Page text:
int createTexture(GTL::ImagePtr tex)
const bool texurePowerOfTwo = isImagePowerTwo(tex);
const bool hasGL2 = GLEE_VERSION_2_0;
const bool hasNPOT = GLEE_ARB_texture_non_power_of_two;
if(!texurePowerOfTwo && (!hasGL2 && !hasNPOT))
return 0; // NPOT textures supported on GL2.0 and later as well as hardware which shows the extension
// the following statesments are here to show how the rest of the code looks
// do stuff with no return statement
// do other stuff with no return statement
// do other other stuff with no return statement
Now, the function this comes from is long, thus the short version above, however there is one fundimental error; under normal operation it doesn't work right.
Near the top we have the check to see if we can handle certain combinations of texture data and GL extensions/caps, if we can't we return 0. If we can however the rest of the code is then run and the function just drops out of the bottom with the final return value being whatever happens to be in the return register.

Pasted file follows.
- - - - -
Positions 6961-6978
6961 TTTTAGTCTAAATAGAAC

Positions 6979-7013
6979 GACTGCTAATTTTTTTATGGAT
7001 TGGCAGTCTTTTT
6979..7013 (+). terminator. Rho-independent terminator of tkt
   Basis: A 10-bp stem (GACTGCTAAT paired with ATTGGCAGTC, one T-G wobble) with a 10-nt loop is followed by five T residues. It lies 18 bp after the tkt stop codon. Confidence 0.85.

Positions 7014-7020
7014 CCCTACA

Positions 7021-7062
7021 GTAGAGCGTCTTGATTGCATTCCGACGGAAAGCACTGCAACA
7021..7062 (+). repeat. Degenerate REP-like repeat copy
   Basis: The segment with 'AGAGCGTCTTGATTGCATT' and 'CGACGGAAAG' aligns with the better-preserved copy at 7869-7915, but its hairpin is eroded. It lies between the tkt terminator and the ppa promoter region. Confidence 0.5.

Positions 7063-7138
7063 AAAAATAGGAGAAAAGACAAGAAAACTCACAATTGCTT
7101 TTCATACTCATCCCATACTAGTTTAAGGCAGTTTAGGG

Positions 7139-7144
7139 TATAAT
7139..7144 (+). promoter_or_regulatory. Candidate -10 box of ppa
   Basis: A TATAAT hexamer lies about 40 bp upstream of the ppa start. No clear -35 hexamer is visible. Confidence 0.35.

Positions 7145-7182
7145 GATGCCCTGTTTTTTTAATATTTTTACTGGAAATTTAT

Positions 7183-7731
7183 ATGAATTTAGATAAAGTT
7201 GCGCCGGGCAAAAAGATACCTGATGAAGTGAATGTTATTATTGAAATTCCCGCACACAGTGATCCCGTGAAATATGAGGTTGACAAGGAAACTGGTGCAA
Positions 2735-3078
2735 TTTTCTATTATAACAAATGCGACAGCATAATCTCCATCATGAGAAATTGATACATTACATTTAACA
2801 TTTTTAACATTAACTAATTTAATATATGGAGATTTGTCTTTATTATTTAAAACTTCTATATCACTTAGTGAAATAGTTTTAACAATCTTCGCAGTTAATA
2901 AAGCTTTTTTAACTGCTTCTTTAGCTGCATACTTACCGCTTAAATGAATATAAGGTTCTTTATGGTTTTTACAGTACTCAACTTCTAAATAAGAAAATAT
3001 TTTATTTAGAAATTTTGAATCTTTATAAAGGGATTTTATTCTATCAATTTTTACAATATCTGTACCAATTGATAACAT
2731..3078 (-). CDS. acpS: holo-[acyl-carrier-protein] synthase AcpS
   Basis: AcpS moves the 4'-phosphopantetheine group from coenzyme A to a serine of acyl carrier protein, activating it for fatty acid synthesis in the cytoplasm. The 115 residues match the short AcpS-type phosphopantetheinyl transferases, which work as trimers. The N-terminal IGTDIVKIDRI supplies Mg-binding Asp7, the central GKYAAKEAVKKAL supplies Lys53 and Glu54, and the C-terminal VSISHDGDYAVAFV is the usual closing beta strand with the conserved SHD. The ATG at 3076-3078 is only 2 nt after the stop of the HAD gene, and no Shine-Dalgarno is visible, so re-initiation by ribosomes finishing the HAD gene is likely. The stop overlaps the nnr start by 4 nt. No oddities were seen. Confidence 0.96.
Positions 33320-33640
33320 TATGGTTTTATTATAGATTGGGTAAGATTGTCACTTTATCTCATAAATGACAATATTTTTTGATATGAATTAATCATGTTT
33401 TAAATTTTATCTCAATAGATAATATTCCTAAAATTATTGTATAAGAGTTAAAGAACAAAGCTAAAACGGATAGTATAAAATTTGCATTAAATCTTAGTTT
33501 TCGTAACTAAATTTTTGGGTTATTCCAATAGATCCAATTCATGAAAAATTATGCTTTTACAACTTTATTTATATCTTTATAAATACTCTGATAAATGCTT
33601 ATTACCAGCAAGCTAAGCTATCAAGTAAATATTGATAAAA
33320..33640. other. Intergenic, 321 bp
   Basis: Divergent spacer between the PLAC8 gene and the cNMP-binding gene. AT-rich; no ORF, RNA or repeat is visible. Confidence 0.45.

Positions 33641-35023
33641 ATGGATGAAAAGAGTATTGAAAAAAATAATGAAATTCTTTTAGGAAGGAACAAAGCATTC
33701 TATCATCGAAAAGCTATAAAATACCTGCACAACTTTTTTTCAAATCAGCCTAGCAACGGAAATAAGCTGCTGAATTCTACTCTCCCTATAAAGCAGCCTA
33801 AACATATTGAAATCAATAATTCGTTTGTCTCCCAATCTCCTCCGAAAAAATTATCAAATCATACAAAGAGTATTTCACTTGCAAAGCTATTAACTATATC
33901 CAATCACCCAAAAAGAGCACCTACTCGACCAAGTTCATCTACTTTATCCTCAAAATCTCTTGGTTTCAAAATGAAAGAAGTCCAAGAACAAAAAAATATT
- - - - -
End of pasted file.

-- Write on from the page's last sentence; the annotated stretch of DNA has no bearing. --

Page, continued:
Now, I expected the compiler to catch this, however it seems that, for some reason, it doesn't o.O
I also had to perform some code changes as apprently lua_objlen doesn't return the number of elements in a table if they aren't indexed. This was mucking up a few functions which relied on that count to work out how many parameters were called.
The 'get*FromTable' functions also needed a rejiggle as I forgot to pop any resulting 'nil' values from the stack when returning the default value. I need to change this however as the default value being returns is, in some cases, a legal value.
For the bool accesses it makes sense to return 'false' is something isn't present, however for the number accesses 0 could be a valid number. I don't want to use exceptions because a value not being there isn't an exceptional situation, for example when it comes to colour data it's perfectly reasonable to send only RGB data, so trying to read the alpha value would fail, but at the same time the default value of '0' is a valid alpha value.
I guess I could do a 'query' and then 'obtain' function pair, however I'm not overly happy with this solution.
I've got to do a time trial to my possible place of work, so I'll consider it while dodging traffic... [grin]